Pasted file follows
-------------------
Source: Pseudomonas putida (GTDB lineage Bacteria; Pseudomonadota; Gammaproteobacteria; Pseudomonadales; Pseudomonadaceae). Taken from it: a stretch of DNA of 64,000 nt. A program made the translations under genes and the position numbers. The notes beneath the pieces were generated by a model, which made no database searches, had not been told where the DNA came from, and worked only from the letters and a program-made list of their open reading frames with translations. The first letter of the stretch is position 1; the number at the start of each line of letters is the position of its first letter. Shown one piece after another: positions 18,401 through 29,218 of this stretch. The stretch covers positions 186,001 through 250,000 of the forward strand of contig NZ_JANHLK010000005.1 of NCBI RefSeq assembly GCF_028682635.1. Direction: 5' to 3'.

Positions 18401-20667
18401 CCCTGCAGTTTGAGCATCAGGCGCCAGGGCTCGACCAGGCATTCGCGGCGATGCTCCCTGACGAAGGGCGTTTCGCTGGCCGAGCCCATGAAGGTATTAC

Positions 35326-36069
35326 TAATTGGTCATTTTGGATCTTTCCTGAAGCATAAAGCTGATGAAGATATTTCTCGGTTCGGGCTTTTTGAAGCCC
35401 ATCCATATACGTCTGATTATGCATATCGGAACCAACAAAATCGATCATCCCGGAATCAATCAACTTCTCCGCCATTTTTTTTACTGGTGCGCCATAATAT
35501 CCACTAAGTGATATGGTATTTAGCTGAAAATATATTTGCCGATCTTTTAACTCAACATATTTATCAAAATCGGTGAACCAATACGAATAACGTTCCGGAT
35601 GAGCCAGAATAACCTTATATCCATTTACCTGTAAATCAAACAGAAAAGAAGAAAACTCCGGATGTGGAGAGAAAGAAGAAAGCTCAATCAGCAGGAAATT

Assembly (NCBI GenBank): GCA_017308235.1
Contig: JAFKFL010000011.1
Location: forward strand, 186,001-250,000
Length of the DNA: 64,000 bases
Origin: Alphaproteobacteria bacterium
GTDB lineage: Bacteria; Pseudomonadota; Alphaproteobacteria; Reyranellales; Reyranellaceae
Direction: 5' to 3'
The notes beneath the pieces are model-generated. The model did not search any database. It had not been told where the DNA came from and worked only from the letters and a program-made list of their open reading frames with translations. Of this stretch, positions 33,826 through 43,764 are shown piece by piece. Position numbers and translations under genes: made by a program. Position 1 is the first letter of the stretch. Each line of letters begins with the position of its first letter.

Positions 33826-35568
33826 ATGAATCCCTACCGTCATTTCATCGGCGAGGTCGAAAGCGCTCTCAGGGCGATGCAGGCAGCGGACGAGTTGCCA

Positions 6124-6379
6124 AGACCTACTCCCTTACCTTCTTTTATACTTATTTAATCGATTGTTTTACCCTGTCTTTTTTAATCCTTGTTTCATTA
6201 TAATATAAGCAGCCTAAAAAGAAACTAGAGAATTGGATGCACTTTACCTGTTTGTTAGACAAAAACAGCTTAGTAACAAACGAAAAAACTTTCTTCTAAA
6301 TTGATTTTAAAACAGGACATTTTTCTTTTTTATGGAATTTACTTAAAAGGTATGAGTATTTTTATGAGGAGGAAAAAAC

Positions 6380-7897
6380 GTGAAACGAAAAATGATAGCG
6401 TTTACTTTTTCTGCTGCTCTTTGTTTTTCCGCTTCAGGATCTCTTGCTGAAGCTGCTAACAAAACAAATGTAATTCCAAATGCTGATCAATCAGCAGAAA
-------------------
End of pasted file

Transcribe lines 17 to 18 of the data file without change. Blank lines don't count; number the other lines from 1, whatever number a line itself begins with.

Positions 33826-35568
33826 ATGAATCCCTACCGTCATTTCATCGGCGAGGTCGAAAGCGCTCTCAGGGCGATGCAGGCAGCGGACGAGTTGCCA